It’s quite fascinating to observe the global conversation on nuclear weapons. It resembles a simple pendulum oscillation with a time period of ten years.
Back in 2009, the then US president pledged to seek an arms reduction treaty with Russia, ratify the Comprehensive Nuclear Test Ban Treaty (CTBT), and convene a global summit to discuss the eventual elimination of nuclear stockpiles. It was the first time that a US president spoke of a roadmap for nuclear disarmament.
And yet that goal seems even more distant nine years later. An excellent article titled ‘The Vanishing Nuclear Taboo‘ in The Foreign Affairs describes the situation well:
After decades of arms control agreements, security cooperation, and a growing consensus about the unacceptability of nuclear weapons, the world is now headed in the opposite direction. Geopolitical tensions have heightened. New arms races have started. States have reverted to valorizing nuclear weapons. The nuclear taboo is weakening. But nothing about this is inevitable; it is a choice our leaders have made. Nuclear disarmament will have to be a long-term project. Today’s decision-makers may not be able to complete the task, but they have an obligation to pursue it.
The taboo is vanishing fast. Apart from the usual suspects, the European states have also changed their tones. This excellent paper gives an idea of the possible scenarios in Europe that seem likely as a result of the ongoing churn. While rejecting the idea of a single European deterrent, the paper argues that the following scenarios appear realistic:
- In the current context, Paris can consider extending nuclear deterrence to Europe as a whole including rotations of Rafale fighter-bombers (without their nuclear missiles) to allied bases across Europe.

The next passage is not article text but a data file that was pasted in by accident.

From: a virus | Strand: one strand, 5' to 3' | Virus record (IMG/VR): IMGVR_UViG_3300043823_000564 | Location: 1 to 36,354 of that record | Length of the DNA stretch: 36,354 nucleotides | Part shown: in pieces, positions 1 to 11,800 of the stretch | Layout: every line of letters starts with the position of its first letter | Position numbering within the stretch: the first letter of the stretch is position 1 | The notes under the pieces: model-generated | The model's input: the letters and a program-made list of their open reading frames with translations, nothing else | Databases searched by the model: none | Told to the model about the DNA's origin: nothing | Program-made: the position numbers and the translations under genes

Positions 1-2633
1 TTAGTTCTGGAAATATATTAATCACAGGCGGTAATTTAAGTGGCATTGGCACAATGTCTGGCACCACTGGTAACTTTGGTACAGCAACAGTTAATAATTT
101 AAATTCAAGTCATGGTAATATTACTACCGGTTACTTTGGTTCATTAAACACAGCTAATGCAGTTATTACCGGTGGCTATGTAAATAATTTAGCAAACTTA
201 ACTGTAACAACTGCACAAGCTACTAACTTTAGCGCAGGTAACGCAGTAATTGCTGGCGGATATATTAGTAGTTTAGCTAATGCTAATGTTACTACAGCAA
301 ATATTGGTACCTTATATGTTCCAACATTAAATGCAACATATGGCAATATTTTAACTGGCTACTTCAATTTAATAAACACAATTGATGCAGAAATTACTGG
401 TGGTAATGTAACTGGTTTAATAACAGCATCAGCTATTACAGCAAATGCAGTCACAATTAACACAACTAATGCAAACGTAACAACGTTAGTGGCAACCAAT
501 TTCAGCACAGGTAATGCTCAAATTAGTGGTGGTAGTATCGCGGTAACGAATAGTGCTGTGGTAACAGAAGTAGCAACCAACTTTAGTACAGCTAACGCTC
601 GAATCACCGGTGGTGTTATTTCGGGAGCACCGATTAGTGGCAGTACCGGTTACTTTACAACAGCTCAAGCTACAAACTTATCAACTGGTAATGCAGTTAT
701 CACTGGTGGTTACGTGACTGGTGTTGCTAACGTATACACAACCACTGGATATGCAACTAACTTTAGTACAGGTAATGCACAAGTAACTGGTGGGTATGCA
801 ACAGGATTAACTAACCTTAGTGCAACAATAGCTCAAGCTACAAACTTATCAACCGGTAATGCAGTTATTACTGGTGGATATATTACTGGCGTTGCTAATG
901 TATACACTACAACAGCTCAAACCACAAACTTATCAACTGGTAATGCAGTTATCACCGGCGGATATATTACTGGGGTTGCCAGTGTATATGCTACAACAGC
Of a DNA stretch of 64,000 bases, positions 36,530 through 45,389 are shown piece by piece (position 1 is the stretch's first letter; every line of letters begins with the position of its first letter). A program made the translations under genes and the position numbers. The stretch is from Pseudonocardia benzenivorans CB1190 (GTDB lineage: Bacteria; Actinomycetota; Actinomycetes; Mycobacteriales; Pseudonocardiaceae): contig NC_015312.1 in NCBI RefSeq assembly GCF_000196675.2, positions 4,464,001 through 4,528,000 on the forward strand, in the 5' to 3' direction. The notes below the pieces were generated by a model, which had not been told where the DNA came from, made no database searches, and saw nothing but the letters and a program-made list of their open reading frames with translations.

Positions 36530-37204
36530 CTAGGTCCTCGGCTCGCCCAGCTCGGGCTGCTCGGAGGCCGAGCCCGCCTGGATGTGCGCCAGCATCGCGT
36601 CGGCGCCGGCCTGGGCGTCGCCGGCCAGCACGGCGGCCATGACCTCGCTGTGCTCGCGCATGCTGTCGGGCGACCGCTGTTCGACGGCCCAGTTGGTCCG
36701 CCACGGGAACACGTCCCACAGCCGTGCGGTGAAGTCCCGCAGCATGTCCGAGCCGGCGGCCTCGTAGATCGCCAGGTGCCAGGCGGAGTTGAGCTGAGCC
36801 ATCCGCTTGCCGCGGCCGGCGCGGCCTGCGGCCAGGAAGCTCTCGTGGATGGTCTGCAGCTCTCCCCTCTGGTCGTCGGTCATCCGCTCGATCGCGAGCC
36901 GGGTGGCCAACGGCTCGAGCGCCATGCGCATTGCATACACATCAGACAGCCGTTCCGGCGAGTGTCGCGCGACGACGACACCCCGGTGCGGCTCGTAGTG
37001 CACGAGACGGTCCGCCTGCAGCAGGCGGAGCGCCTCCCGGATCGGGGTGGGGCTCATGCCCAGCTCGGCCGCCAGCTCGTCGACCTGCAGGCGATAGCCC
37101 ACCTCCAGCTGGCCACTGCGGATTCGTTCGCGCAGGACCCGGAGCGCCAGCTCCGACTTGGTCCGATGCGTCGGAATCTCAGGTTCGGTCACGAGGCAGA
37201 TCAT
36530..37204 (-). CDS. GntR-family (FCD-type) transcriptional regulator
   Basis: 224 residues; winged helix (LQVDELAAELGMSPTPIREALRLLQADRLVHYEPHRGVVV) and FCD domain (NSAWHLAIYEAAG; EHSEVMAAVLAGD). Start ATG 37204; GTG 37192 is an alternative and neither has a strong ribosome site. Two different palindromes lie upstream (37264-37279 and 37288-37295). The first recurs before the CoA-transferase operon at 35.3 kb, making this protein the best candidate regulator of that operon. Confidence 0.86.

- If the US-Europe relationship worsens further, France can consider these options:
- base part of its airborne arsenal (say, in the order of ten missiles) in Germany or in Poland (basing) and/or agree that they could be carried by European fighter-bombers (sharing).
- replace the NATO SNOWCAT (Support of NATO Operations With Conventional Air Tactics) procedure with an identical European one, where non-nuclear nations commit themselves to participate in a nuclear strike with non-nuclear assets.
- create the possibility of a European nuclear maritime task force, with accompanying European ships and, possibly, a European nuclear squadron based on it.
The fact that such themes are even being discussed seriously in Europe is just another indication of the fact that the NPT regime is falling apart. Consequently, the terms of the debate now need to shift from the ambitious goal of zero nuclear weapons to the more realistic goal of nuclear restraint by a global commitment towards no first use and by taking weapons off high alert to reduce possibilities of accidental use.
The terms of the nuclear weapons debate are definitely up for a change; it would be interesting to see which nation-state will declare itself as the next nuclear power. Any guesses?